Drawing of a woman playing field hockey in 1920s attire, from the pages of The Sportswoman magazine, from the Anna Hiss Collection.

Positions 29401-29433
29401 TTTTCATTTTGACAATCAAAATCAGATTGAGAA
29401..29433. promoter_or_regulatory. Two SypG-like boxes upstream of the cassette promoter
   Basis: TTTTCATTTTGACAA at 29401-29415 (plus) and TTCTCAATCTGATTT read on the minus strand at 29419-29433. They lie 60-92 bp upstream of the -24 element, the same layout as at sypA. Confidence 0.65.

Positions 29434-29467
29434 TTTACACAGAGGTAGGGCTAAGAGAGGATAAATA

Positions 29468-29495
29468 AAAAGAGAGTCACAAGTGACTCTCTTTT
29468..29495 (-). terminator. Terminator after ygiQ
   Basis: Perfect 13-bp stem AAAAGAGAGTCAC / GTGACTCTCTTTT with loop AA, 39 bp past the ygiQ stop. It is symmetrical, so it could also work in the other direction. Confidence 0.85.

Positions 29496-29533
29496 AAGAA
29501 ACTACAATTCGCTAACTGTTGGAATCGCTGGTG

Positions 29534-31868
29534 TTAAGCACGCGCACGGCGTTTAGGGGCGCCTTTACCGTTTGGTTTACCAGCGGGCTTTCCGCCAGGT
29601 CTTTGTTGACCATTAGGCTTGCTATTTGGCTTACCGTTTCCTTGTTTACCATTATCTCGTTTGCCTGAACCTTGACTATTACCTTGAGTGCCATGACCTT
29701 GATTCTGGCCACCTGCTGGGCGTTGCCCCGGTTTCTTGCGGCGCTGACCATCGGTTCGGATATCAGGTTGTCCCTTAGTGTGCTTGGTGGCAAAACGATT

Published for several decades, beginning in the 1920s, The Sportswoman marks one of the earlier, and indeed, most fascinating insights into female sport in America in the first half of the twentieth century. Part of the Stark’s Anna Hiss Collection, the magazine covered a range of women’s sports including, but not limited to field hockey, lacrosse, badminton and horseback riding among other pursuits. The Center’s earliest edition, coming in May 1928, details hockey, badminton, tennis alongside articles on Greco-Roman ideals, the ‘Sportswoman’s creed’ and miscellaneous observations on women’s sports. In recent decades, a great deal of historical interest has been directed towards the history of women’s sports namely, the trials and tribulations often facing those seeking to promote exercise for women. Published every month, The Sportswoman details the evolution of women’s sport in America for both collegiate and high school athletes. Furthermore it showcases, often implicitly, the many barriers to women’s sport in the 1920s from material shortages to ideological constraints. 

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